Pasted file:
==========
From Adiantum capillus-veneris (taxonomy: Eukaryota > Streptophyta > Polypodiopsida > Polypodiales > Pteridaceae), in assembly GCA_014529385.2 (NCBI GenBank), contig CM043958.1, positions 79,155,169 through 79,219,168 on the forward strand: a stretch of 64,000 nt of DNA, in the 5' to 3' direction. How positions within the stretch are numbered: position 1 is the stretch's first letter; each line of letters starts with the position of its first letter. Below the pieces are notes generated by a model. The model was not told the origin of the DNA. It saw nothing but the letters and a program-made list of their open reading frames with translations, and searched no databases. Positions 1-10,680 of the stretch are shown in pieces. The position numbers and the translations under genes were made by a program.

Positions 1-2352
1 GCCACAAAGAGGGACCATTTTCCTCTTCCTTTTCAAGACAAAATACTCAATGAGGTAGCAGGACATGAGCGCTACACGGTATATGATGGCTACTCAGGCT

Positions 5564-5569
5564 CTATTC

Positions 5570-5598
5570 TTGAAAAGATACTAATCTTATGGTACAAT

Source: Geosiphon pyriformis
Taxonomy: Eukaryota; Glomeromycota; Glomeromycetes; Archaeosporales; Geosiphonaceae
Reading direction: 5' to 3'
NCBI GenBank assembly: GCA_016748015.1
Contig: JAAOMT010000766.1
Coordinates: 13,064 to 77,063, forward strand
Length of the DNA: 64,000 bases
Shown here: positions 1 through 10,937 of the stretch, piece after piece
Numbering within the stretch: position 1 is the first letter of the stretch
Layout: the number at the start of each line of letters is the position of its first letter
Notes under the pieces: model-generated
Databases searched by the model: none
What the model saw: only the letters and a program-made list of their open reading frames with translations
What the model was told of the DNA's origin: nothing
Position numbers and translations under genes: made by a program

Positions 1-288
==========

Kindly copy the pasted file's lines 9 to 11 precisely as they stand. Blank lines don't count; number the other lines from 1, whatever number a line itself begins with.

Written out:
Taxonomy: Eukaryota; Glomeromycota; Glomeromycetes; Archaeosporales; Geosiphonaceae
Reading direction: 5' to 3'
NCBI GenBank assembly: GCA_016748015.1